No, property insurance companies in Texas do not allow individuals to negotiate the price of landlord insurance premiums. If a company's pricing is out of your means or you are unable to pay it, you can reject their offer. Rather than bargaining, you get to:

  • Choose from offerings among multiple insurance companies and agents,

  • Select your insurance coverage limits,

  • Select the most comfortable deductibles,

  • Choose the most affordable payment option.

Speak with independent insurance agents who can provide competitive estimates from different insurers. Examine them all and select the one that best meets your requirements.

What Can I Do if I Can’t Afford Landlord Insurance?

If you are unable to purchase a landlord insurance policy offered by an insurer in Texas, you can always search for a less expensive plan elsewhere. Consider talking to an independent property insurance agent rather than a captive agent. An independent agent works with numerous insurance firms to provide a full range of landlord insurance products for you. In contrast, a captive agent represents a single insurance firm and only sells products from that business.

How Much Do you Save by Paying Landlord Insurance Upfront?

As with most residential insurance, landlord insurance companies usually provide the option to pay in monthly installments free of charge, or for a small monthly fee, which is meant to offset the insurer's cost to process the additional payments. If you pay the landlord insurance bill upfront, you will not need to pay any possible extra fees.

If the landlord coverage is on a commercial scale, for large apartment complexes, it becomes a mix of commercial property and landlord coverage. As a result the costs drastically go up, and so do the terms of payments. Commercial insurance is billed in a lump sum, and if the landlord wishes to pay in installments, they would need to engage a premium financing company through the commercial agent working the apartment complex coverage case. If not paid up front, commercial insurance premium financing may add 7.5% - 12% to the annual landlord insurance cost.

What Discounts are Available for Landlord Insurance?

Landlord insurance discounts in Texas are reductions in the insurance rates you pay for your rental property. Typically, there are multiple insurance discounts offered by Texas insurers, but here are the major ones:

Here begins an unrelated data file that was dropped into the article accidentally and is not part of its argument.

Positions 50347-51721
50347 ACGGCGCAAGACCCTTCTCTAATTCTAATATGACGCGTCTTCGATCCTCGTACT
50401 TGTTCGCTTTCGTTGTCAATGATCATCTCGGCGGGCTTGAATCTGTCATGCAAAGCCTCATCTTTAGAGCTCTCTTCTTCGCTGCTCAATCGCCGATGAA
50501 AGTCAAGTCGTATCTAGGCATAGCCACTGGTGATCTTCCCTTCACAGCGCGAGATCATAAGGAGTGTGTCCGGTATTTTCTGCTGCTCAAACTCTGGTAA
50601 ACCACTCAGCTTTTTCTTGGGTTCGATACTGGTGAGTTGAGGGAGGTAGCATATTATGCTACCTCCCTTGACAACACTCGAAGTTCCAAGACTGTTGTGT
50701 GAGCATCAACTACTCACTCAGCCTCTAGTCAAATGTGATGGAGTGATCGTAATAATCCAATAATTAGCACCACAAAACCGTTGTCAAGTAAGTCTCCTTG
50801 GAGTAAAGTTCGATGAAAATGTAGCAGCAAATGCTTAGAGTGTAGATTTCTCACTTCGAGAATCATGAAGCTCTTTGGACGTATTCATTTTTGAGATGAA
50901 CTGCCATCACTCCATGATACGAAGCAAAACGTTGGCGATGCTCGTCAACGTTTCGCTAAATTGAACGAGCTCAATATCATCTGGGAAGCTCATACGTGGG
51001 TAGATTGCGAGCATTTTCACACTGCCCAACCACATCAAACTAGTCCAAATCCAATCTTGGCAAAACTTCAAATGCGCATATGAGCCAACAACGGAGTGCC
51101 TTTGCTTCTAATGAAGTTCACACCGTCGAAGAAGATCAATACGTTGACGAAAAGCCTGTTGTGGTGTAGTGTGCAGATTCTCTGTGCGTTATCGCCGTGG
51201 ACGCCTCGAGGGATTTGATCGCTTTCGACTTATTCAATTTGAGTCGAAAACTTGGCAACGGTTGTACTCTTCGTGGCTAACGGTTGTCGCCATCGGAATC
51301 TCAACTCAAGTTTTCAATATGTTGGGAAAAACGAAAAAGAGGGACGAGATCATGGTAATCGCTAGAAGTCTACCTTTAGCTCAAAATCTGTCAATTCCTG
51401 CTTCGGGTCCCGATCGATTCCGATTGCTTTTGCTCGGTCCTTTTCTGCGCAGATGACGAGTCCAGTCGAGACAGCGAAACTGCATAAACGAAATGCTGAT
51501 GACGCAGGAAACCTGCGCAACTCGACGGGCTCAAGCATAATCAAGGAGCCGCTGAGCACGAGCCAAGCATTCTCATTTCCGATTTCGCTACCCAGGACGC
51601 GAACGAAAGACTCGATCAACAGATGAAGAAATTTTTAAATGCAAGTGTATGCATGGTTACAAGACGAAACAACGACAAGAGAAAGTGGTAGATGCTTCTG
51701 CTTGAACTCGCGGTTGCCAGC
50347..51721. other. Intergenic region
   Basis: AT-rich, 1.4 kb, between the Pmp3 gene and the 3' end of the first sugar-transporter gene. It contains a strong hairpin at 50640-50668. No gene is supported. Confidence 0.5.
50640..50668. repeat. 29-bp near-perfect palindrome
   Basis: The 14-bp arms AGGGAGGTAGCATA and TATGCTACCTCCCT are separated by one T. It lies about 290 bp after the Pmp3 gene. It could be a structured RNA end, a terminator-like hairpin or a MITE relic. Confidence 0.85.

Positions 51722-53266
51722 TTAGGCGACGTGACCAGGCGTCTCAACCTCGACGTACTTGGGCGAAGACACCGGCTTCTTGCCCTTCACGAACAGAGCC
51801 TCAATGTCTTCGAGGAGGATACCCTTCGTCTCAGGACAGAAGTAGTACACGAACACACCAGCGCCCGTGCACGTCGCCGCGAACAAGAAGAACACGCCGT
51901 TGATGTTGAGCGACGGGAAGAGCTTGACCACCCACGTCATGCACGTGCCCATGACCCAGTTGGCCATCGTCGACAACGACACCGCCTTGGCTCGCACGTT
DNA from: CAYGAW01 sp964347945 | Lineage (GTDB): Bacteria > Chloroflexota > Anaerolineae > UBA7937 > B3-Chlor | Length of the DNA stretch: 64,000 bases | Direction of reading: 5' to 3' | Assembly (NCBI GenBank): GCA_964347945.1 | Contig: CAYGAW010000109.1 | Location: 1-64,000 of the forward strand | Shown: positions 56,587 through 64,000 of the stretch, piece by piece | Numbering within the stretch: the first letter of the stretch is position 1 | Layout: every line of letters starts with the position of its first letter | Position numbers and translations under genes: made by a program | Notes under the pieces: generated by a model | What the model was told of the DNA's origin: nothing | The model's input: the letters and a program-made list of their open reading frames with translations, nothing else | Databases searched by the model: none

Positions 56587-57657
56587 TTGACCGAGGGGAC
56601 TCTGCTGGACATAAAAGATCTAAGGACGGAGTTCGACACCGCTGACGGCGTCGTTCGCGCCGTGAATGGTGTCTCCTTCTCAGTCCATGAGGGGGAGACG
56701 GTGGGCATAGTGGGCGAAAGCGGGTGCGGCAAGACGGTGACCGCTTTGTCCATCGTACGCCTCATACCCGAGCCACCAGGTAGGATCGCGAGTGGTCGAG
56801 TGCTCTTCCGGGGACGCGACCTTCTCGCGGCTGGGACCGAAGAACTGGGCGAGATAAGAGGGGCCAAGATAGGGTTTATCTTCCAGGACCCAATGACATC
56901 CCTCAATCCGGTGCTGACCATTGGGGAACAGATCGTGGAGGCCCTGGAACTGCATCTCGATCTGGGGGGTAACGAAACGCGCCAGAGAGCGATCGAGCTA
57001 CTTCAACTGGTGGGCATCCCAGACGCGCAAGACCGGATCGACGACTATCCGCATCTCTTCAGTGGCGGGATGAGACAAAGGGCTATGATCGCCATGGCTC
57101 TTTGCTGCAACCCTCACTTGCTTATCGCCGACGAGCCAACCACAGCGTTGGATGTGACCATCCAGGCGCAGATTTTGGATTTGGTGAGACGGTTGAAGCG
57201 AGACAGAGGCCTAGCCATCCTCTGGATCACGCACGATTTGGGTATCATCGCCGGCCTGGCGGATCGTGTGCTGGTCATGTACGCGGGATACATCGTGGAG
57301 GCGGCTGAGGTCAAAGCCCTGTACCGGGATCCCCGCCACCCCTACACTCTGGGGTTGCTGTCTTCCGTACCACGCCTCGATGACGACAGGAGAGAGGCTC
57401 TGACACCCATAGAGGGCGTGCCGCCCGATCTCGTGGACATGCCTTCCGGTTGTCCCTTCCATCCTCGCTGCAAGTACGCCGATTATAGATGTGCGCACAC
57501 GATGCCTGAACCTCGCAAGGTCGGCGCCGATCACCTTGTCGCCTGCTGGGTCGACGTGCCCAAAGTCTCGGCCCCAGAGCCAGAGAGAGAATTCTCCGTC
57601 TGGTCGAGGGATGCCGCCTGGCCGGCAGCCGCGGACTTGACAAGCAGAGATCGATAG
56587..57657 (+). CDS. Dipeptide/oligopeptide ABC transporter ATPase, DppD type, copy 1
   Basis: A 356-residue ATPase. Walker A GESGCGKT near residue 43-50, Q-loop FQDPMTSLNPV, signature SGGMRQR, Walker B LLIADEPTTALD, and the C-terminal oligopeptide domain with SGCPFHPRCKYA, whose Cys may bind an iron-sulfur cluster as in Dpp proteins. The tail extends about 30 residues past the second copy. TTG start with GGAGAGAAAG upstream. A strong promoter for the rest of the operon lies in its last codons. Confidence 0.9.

1. Safety Discounts: Generally, insurance providers in Texas offer safety discounts for taking proper care of your residential property. You can qualify for safety discounts instantly if the insurer notices that your property has safety features like sprinklers, a high-quality roof, and burglar alarms. Safety discounts are not easy to notice on your policy. Your insurer may offer you a discount for having a high-risk structure like a swimming pool on a property located in a wildfire-prone area. In such an area, the swimming pool can help firefighters who need water to extinguish a fire.

  2. Bundling Discounts: You can obtain a discount if you bundle various insurance policies with one insurer. For instance, if you have your personal home, car, and rental home, you can get a bundling discount by bundling them with the same insurance provider. Bundling discounts are also applicable to landlords with multiple rental properties.

  3. Group Discounts: These discounts are available if you are a member of a specific organization or industry. They are uncommon with Texas landlord insurance, but they are still attainable. Military discounts, teacher discounts, and government employee discounts are examples of common group discounts.

  4. Loyalty Discounts: Insurers may offer discounts to customers who have patronized them for an extended period. You may also be eligible for discounts if you refer friends and relatives to your insurance carrier.

Engaging your licensed property agent is a reliable way of getting discounts from any insurer in Texas. Agents can leverage their experience and understanding of the insurance market to find you a cost-effective landlord insurance policy.